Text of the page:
The cover of the latest issue of Charlie Hebdo features another figure well-known to French readers: Michel Houellebecq. He was the one to depict Islam as «the most stupid religion» and «Islam is a dangerous religion». «Soumission» (Submission) is a novel set in France in the 2022, when, to counter the far right Le Pen, French voters elect a moderate Muslim president. Then the country quickly shifts into a Muslim-like state. The Sharia laws are introduced and Europeans submissively accept the reality. The book hit the shelves the same day – January 7. It had given rise to fierce debate when the angry Muslim organizations said Michel Houellebecq was responsible for inciting Islamophobia and racial hatred.
The January 7 attack gave rise to immediate and charged reaction in the West. The French political forces were unanimous saying the act was a declaration of war to France and its democratic values, especially the freedom of expression. National unity was the best way to counter «terrorism and barbarity». The position received wide support from the Pope to UN Secretary General. The terrorist act was described as a barbarian crime. Je suis Charlie (I am Charlie) shirts and placards expressed the cry of defiance as a wave of coordinated public actions was replicated across the world.
But nobody in the West has clearly defined the attitude towards the perverse perceptions of freedom of expression that engender irresponsibility threatening human lives and undermining civil peace.
On January 7 the wave of protest against «barbarian Islamic fundamentalism» was staged the very same way the anti-Islam campaign was orchestrated in the wake of the September 11, 2001 terrorist act in the United States.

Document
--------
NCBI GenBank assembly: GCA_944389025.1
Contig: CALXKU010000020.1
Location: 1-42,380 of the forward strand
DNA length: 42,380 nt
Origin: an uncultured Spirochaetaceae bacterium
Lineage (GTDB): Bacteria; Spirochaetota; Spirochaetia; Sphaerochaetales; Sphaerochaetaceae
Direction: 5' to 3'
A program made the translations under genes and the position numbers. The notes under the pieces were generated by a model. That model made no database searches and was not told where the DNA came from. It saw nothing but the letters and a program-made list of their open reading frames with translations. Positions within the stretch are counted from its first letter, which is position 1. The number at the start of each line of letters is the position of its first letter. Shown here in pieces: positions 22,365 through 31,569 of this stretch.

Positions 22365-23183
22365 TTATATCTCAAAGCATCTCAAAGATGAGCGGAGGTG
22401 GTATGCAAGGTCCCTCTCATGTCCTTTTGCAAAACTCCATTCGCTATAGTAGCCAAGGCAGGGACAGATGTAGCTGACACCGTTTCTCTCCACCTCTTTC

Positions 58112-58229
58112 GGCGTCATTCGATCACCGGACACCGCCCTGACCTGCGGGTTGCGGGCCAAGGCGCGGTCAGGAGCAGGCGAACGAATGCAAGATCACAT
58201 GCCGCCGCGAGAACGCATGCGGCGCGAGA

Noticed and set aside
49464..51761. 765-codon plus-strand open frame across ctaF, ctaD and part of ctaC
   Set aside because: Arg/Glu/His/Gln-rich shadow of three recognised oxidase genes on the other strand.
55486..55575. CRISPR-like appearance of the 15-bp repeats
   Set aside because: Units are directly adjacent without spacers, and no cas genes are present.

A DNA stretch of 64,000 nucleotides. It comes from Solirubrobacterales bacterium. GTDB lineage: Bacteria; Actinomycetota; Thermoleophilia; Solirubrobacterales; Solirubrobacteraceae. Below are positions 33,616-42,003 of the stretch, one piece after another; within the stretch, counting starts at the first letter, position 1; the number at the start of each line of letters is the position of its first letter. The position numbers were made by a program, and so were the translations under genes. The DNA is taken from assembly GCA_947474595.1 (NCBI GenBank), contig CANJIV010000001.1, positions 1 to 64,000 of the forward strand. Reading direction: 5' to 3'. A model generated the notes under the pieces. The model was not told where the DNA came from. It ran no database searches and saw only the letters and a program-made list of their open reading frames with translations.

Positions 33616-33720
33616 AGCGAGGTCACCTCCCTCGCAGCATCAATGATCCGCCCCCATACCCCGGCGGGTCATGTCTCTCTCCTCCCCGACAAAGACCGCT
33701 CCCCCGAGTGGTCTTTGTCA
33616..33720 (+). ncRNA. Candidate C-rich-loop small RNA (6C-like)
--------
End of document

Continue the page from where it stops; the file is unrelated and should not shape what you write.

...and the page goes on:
Ramazan Osmanov is a Kurdish political scholar. For 15 years he has been studying the implementation of US Greater Middle East policy. According to him, «The Americans spook the world with the terrorist Islamic State and got formal pretext to justify their presence in Syria and Iraq. The caliphate is moving to the Caucasus and Europe to make the world face another Armageddon. At least some forces in the Middle East take up arms and resist but in Europe Islamists have scored a great success. Europeans are like rabbits, they have lost the ability to offer armed resistance. A dozen of seasoned Islamic State warriors are enough to capture a peaceful European city. Believe me! Besides, the Islamists have agents everywhere. Marseille and Brussels have already become Arab cities where police is afraid to intervene».
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Few of European analysts offer honest and sober assessment of the situation after the Paris massacre. One of them is Tierry Meyssan, a French journalist and political activist, the founder and president of the think tank Réseau Voltaire. In his January 7 article he called the Charlie Hebdo attack «the French September 11». According to him, it was not revenge, but rather a provocation aimed at sparking a European civil war as «the Clash of Civilizations» process is taking shape. The perpetrators knew the action would lead to a split between 6 million of French Muslims and the French non-Muslim population. «We do not know who sponsored this professional operation against Charlie Hebdo, but we should not allow ourselves to be swept up. We should consider all assumptions and admit that at this stage, its most likely purpose is to divide us; and its sponsors are most likely in Washington», concludes Thierry Meyssan.
|Tags: Al Qaeda NATO France ISIS Middle East|